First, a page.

Forget about Paella, Flamenco and stomping feet when visiting Galica, the Spanish province in the northwest corner of the Iberian peninsula. Bordering the rough Atlantic Ocean rather than the mild Mediterranean, Galicia presents an all together different picture from Andalucia. But a very beautiful and fascinating one.

The best months to visit are May and June. The rains, which provide for the lush, green vegetation, have subsided and the climate is mild and sunny. Galicia’s national flower, the camellia. They are everywhere, in parks, lining roads and in gardens. Galicia is also full of historical sites, Santiago de Compestella and Pontevedra being just two examples.

This time, I went to Pontevedra and from there to Vigo. Vigo is a big and busy commercial port, La Piedra should not be missed. It is a quarter, which forms part of the marina and a sea-food lover’s paradise — especially oysters!

Walking along the pebbled and somewhat slippery and uneven seafront, (hence the name: La Piedra) I saw stall after stall of oyster shuckers. They loudly praise their wares and the quality and freshness of the oysters can hardly be surpassed anywhere else. Stop, look, choose, get a plate and they’ll heap on which and what you like. You pay, then take your plate and carry it to one of the many small bars with outside tables, sit down, order your drink and enjoy an oyster feast watching the world go by.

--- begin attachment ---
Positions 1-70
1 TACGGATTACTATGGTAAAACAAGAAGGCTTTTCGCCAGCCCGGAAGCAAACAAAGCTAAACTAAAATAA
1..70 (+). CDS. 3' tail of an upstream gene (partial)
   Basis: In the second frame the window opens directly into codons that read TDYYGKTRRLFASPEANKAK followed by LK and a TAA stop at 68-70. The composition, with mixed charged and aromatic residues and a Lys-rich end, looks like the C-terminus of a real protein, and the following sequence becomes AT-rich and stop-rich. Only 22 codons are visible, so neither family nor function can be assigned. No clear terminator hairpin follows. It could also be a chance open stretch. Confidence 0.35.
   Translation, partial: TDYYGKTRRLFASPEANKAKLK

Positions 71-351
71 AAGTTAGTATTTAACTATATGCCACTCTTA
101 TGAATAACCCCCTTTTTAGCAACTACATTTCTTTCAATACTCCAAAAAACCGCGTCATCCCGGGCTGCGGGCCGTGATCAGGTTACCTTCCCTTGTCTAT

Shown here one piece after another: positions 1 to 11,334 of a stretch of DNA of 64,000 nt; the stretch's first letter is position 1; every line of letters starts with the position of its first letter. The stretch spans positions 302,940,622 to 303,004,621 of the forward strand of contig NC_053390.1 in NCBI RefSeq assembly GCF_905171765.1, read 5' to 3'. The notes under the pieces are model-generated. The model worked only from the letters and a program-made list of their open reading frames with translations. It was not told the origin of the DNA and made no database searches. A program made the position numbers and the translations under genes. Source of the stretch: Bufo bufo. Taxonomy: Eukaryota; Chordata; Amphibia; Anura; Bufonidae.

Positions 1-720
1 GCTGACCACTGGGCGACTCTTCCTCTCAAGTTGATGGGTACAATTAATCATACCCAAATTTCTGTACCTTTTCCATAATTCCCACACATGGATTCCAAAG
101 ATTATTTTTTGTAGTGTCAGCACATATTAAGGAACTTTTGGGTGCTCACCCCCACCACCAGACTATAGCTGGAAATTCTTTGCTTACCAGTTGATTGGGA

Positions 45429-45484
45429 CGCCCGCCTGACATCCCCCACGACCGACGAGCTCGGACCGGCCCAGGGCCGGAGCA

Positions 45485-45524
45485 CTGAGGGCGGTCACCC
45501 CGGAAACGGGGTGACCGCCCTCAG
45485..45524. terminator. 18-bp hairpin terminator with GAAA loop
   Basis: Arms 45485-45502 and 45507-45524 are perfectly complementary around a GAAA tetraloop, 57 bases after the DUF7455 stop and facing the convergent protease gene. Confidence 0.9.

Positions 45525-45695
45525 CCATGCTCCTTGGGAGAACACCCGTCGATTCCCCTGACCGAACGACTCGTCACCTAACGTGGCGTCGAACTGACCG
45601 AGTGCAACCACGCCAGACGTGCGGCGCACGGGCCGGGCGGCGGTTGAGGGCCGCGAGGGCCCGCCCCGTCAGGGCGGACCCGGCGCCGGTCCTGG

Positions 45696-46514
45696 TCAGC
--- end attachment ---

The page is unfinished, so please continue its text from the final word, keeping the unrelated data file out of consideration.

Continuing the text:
For those of you who just hate oysters and seafood: Vigo and Pontevedra are still worth a visit in spring and they do have McDonalds!

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